Art and Mental Health

9 April 2019

Arts Council Collection’s most recent Curators’ Day event was hosted by Bethlem Museum of the Mind and Bethlem Gallery, focusing on Art and Mental Health. Curatorial Trainee, Priya Jay, reports back on the day of discussions and discoveries, which featured presentations by organisations who centre experiences of mental health in their programming.

 

Upon entering Bethlem Museum of the Mind, the statues of Melancholy and Raving Madness greet us. The life-size figures by Danish sculptor Caisu Gabriel Cibber depict the manic and melancholic binaries which formed much of pre-medieval and early modern understandings of the symptoms and expression of mental illness.

Colin Gale, Director of the Museum, explained that the figures mounted the entrance gate posts for the old Bethlem Royal Hospital between 1676 and 1815. They were not meant to be looked at eye to eye but here, in the Museum, visitors must become level with them to enter. This reappropriation of historic objects and ideals is at the heart of the Museum’s contemporary practice. Located on the grounds of the oldest psychiatric hospital in the country, the Museum and Gallery are key to public understandings of mental health treatment and the artistic outputs of residents.

The Museum and Gallery are part of the 270-acre site of Bethlem Royal Hospital in Beckenham. Their proximity to a fully-functioning hospital enables a unique programme of art and engagement, working with current patients, occupational therapists and former residents who continue to visit.

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After Colin’s introduction to the site, we were led round Bethlem Gallery’s current exhibition Switching Perceptions by artist Eleanor Minney. Eleanor developed the exhibition in collaboration with Professor Liz Tunbridge and patients from the National Psychosis Unit. Together they unpick the underlying question “what creates a sense of self?” by looking into the relationship between scientific diagnosis and deeply subjective experience.

A central work is Eleanor’s Segment of aself, a four-metre long textile piece suspended from the ceiling. Two lengths of calico are separated by a thick wadding, one side is filled with rows of intricate ciphers alluding to holistic selfhood - pain, home, growth, community, relationships. And the other is covered in a geometric map of the human genome. Red embroidered circles highlight the three genomes that indicate increased risk of schizophrenia, their threads emerge on the other side and interrupt the steady sequence of symbols. The work poetically describes our entangled inner worlds, and the way diagnoses or scientific research can unexpectedly insert itself into daily routine.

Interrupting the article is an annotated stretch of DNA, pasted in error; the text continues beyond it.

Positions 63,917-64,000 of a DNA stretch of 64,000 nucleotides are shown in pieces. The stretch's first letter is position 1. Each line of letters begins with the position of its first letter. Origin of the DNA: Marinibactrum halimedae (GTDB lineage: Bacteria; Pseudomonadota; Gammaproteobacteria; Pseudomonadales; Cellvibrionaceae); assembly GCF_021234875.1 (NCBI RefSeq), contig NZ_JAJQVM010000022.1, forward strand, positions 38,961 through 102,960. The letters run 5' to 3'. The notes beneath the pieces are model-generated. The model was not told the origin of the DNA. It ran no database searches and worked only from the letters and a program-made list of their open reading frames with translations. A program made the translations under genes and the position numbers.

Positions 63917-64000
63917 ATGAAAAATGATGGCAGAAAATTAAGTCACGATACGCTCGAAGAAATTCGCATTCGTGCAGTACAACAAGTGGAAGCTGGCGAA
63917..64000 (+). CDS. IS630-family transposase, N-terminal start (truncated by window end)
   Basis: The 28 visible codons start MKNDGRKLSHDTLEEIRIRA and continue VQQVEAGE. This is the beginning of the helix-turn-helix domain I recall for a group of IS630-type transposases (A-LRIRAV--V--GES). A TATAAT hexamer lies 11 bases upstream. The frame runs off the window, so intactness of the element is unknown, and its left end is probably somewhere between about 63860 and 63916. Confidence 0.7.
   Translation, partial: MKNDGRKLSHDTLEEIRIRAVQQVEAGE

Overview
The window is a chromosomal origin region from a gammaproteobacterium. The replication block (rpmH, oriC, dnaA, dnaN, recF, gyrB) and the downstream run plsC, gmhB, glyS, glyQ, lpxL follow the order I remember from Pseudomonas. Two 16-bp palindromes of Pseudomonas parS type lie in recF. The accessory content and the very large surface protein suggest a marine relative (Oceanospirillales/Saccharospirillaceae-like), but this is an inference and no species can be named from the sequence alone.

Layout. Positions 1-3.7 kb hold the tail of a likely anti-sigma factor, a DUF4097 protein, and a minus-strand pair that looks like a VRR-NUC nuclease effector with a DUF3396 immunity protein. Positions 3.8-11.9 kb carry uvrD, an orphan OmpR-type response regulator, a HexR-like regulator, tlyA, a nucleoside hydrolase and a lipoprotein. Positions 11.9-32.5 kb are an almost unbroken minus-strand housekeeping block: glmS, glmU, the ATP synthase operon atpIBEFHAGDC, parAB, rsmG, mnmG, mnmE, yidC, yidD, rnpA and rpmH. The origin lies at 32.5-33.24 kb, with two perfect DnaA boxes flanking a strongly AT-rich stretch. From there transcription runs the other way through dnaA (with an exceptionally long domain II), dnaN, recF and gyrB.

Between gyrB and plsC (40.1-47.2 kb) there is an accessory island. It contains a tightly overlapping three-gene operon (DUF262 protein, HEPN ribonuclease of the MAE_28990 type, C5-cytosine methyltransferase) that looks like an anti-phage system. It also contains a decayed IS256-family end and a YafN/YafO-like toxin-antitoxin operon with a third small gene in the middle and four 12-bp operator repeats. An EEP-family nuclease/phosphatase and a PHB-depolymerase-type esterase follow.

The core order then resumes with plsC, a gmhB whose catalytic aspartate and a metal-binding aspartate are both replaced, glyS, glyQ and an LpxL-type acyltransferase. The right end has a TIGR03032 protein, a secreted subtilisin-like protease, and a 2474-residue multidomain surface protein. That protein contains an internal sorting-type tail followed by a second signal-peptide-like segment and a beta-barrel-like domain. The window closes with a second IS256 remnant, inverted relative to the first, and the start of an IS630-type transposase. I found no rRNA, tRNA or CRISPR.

Arts Council Collection: Art and Mental Health
Arts Council Collection: Art and Mental Health

The next speaker of the day was Sam Curtis, Curator at Bethlem Gallery, who gave us an overview of the Gallery’s activities and the ways they strive to work sensitively. The Gallery is artist-led and takes a peer to peer approach, which creates a more supportive creative environment. Sam emphasises that they are advocates for art and art-making, and as a result it’s important that the people they work with are considered first as artists, and patients second.

The Gallery serves as a necessary non-clinical space in which artists’ creative vision is prioritised. As with the Museum, the geography of the Gallery informs its approach. They encourage artists to explore the grounds, and expect to work with both local and national artists and visitors who are part of the Hospital’s rehabilitation programme. I felt the key take away from Sam’s introduction was the refusal to use the term ‘outsider art’. This reflects the Gallery’s commitment to being a levelling and respectful space that takes diversity seriously.

In contrast to a formal Gallery space, Dragon Café in London provides a space every Monday for anyone to come and be creative. Declan McGill, Projects and Programme Manager at Dragon Café, spoke to us about the mission of their late founder Sarah Wheeler and how they’ve organised 293 pop-ups to date.

Sarah founded Mental Fight Club in 2003 and the Dragon Café serves as the embodiment of their inspirational and supportive ethos. The Café pops up in the Crypt of St. George the Martyr Church on Borough High Street, and they are supported by Guy’s and St. Thomas’ Charity, Southwark Council, Better Bankside and NHS Southwark Clinical Commissioning Group.

Activities vary week to week and range from singing, football, writing, dance, professional massage therapy, open mic and subsidised hot meals. As Declan reiterated “Every Monday is a new Monday!”. 

Arts Council Collection: Art and Mental Health
Arts Council Collection: Art and Mental Health

We were then taken on a special tour of the grounds by Matthew Williams, artist in residence at Bethlem Gallery. We walked through the surrounding woodland to a small clearing which revealed the project that he had been working on. Half of the frame of an abandoned car emerged from the soil. Matthew had spotted some metal coming out of the ground, and once a week he would return and pick away at the debris with small tools he found.